Tuesday, 10 August 2010

Russian Roulette - Seafood Style

The Lovelygrey family are back from their French holiday and now, refreshed and revived, I've thought of so many things to write about that I don't know where to start....

...Ah! here's where to begin.


I'm celebrating the end of a rare continental trip that  neither required a trip to a  hospital nor a pharmacy. Normally I am the one in the wars, most commonly with digestive system breakdown, probably  caused by too much wine, white bread and red meat. However, the most dramatic incident has to be my fall from a towpath bench whilst demonstrating my balancing prowess to Louis. Things went badly wrong as the top of the seat wasn't attached to the tree stumps it was resting on and I was propelled into a ditch. This resulted in a valiant rescue operation involving an elderly mud-caked French farmer and a month off work with a badly sprained ankle.

However, things were not completely tickety boo from a family health point of view.  It has long be known to us that eating raw oysters, lovely as they are, is akin to playing Russian Roulette from a gastro-intestinal persepctive.  But in our secret cove, dozens of the locals may be seen gathering shellfish once the tide is out.  So surely it had to be safe to put the Nemo bucket to good use and gather a selection that would be immediately steamed for our own delectation?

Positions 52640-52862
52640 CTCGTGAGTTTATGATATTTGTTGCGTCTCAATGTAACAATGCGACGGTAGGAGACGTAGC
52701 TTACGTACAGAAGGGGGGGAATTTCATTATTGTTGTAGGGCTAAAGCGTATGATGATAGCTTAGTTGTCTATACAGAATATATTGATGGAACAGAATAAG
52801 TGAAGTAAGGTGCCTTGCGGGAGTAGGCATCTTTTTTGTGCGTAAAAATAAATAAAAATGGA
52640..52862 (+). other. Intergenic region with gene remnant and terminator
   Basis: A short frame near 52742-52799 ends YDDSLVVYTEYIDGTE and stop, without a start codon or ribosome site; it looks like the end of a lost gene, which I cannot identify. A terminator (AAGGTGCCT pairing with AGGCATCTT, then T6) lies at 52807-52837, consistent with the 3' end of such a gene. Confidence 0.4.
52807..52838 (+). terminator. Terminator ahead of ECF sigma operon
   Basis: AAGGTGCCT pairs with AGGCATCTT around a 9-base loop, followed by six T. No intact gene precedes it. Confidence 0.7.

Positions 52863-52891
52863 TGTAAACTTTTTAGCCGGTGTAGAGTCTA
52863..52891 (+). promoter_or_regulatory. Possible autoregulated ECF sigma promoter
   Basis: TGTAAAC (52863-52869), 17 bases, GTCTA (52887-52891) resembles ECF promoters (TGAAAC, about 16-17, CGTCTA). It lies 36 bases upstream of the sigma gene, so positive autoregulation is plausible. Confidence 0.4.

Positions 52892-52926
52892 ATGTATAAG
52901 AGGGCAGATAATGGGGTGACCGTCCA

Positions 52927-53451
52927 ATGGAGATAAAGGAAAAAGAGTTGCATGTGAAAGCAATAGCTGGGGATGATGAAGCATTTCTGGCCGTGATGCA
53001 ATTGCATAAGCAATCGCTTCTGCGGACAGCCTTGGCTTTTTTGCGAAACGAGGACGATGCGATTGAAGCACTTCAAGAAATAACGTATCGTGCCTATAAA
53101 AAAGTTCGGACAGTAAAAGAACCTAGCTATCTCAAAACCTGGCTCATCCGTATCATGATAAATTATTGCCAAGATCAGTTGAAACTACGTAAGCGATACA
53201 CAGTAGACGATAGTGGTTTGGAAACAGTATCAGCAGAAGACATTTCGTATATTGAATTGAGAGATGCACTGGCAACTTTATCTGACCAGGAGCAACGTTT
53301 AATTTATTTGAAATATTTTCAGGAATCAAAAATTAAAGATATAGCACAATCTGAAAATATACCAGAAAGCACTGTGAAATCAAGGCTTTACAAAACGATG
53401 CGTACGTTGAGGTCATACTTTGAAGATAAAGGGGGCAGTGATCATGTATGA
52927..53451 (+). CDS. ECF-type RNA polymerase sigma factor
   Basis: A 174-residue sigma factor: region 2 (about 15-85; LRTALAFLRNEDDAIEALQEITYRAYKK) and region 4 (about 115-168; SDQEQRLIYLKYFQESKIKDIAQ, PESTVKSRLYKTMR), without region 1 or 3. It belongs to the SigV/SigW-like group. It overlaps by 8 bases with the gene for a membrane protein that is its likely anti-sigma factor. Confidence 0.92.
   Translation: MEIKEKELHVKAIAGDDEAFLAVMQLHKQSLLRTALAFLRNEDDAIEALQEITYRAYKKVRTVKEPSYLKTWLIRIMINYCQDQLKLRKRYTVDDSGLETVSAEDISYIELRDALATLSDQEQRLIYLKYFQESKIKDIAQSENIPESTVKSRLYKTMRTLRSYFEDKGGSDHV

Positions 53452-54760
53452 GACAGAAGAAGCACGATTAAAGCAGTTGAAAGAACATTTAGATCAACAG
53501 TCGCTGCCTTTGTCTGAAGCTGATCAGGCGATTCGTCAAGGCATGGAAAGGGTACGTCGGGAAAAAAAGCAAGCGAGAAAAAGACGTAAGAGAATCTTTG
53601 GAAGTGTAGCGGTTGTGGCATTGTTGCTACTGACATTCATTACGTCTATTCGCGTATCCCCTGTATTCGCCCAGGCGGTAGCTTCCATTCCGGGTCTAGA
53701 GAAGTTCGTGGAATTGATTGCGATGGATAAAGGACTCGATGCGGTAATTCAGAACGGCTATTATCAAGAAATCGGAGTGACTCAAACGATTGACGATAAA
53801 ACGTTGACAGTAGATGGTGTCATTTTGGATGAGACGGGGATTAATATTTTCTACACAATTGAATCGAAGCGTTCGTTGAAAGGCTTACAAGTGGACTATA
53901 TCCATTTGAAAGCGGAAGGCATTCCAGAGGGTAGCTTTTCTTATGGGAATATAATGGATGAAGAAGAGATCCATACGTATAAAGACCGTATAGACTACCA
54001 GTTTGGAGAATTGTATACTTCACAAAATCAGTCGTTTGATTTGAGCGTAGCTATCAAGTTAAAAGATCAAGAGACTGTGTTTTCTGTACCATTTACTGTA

Our first salty starter passed without incident and was a bit of a revelation.  I have to say that rather than their usual uncooked chums,  I now prefer my oysters to be lightly steamed.  They retained their lovely distinctive salty flavour but had a firmer texture.  But whilst I enjoyed the fruits of my second seafood harvest Mr Lovelygrey did not.  After passing an unpleasant night communing with the Porta Potti he has made a new decree. 'No ingestion of shellfish on a motorhome holiday'

This outcome is a little disappointing.  I enjoy communing with nature and collecting the tasty little blighters and have to say that eating them is a pleasure that I'm reluctant to relinquish too.   Surely a gaggle of French people with rakes and waders cannot be wrong!  Maybe Bretons have specially adapted lead lined stomachs but  I'm hoping that this is not the case.  Fingers crossed that a bit of research might yield a tried and tested technique to eliminate food poisoning so that Mr Lovelygrey will allow shellfish to once more grace the van's frying pan again.

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